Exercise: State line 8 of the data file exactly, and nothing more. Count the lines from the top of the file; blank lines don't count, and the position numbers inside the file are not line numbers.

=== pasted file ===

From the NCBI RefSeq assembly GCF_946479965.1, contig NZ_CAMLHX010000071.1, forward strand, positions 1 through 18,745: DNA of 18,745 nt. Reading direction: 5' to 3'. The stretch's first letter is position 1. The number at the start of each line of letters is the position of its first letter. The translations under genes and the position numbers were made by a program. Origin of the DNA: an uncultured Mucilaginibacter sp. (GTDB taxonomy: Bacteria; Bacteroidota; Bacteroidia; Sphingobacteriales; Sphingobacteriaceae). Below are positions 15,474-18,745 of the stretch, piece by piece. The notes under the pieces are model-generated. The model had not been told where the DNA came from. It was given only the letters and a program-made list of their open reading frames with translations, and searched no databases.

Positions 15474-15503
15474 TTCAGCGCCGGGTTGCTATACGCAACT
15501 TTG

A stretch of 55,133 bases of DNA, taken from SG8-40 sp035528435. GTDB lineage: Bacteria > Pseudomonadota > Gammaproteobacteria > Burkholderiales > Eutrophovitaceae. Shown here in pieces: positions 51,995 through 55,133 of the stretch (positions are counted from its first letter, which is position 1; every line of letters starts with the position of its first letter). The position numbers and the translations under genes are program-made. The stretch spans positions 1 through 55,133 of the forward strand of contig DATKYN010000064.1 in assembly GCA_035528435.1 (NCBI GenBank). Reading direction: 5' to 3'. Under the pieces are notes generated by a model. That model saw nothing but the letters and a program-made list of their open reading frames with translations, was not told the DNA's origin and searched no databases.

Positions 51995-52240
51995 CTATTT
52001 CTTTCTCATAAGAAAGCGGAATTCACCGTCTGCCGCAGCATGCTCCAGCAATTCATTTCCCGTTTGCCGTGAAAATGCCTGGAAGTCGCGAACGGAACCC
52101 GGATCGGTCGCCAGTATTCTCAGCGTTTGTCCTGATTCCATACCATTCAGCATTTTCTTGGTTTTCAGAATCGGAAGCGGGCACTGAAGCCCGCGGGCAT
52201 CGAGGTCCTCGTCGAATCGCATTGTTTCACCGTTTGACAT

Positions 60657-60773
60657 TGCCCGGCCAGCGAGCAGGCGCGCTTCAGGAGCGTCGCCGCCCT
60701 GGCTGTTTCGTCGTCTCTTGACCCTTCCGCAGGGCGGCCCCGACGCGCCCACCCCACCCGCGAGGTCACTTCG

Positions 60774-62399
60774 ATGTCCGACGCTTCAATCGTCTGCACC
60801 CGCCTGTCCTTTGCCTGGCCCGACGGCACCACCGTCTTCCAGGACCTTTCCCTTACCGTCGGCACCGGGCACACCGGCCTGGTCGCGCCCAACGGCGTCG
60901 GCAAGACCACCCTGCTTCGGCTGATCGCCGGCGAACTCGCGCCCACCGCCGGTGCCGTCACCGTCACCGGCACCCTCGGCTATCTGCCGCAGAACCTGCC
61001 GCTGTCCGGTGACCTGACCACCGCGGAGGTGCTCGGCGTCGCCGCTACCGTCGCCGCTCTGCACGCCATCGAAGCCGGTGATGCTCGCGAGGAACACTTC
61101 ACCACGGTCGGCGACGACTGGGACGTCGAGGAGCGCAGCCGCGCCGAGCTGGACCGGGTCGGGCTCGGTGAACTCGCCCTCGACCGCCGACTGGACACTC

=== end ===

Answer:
52001 CTTTCTCATAAGAAAGCGGAATTCACCGTCTGCCGCAGCATGCTCCAGCAATTCATTTCCCGTTTGCCGTGAAAATGCCTGGAAGTCGCGAACGGAACCC